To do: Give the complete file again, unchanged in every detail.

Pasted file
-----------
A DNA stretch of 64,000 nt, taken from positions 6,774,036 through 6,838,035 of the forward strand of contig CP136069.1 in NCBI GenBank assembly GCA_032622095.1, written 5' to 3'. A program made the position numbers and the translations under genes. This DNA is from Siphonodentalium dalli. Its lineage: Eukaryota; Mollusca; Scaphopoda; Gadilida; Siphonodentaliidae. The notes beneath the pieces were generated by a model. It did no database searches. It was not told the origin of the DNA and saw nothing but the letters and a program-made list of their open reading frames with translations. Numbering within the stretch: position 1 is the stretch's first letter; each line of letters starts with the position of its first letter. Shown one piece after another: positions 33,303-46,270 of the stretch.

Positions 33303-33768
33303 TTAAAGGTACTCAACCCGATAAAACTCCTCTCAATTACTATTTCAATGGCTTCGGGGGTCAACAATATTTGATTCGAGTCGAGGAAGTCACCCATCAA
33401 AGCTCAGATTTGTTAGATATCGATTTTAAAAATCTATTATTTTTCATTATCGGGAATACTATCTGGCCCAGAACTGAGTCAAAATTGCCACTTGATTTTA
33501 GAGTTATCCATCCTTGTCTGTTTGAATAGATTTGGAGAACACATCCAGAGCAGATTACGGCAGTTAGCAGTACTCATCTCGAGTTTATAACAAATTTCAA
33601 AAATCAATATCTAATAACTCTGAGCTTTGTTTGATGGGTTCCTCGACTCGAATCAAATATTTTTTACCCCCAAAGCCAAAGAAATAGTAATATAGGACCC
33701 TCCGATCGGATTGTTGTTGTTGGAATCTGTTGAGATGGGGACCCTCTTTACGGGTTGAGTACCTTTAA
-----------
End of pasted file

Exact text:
A DNA stretch of 64,000 nt, taken from positions 6,774,036 through 6,838,035 of the forward strand of contig CP136069.1 in NCBI GenBank assembly GCA_032622095.1, written 5' to 3'. A program made the position numbers and the translations under genes. This DNA is from Siphonodentalium dalli. Its lineage: Eukaryota; Mollusca; Scaphopoda; Gadilida; Siphonodentaliidae. The notes beneath the pieces were generated by a model. It did no database searches. It was not told the origin of the DNA and saw nothing but the letters and a program-made list of their open reading frames with translations. Numbering within the stretch: position 1 is the stretch's first letter; each line of letters starts with the position of its first letter. Shown one piece after another: positions 33,303-46,270 of the stretch.

Positions 33303-33768
33303 TTAAAGGTACTCAACCCGATAAAACTCCTCTCAATTACTATTTCAATGGCTTCGGGGGTCAACAATATTTGATTCGAGTCGAGGAAGTCACCCATCAA
33401 AGCTCAGATTTGTTAGATATCGATTTTAAAAATCTATTATTTTTCATTATCGGGAATACTATCTGGCCCAGAACTGAGTCAAAATTGCCACTTGATTTTA
33501 GAGTTATCCATCCTTGTCTGTTTGAATAGATTTGGAGAACACATCCAGAGCAGATTACGGCAGTTAGCAGTACTCATCTCGAGTTTATAACAAATTTCAA
33601 AAATCAATATCTAATAACTCTGAGCTTTGTTTGATGGGTTCCTCGACTCGAATCAAATATTTTTTACCCCCAAAGCCAAAGAAATAGTAATATAGGACCC
33701 TCCGATCGGATTGTTGTTGTTGGAATCTGTTGAGATGGGGACCCTCTTTACGGGTTGAGTACCTTTAA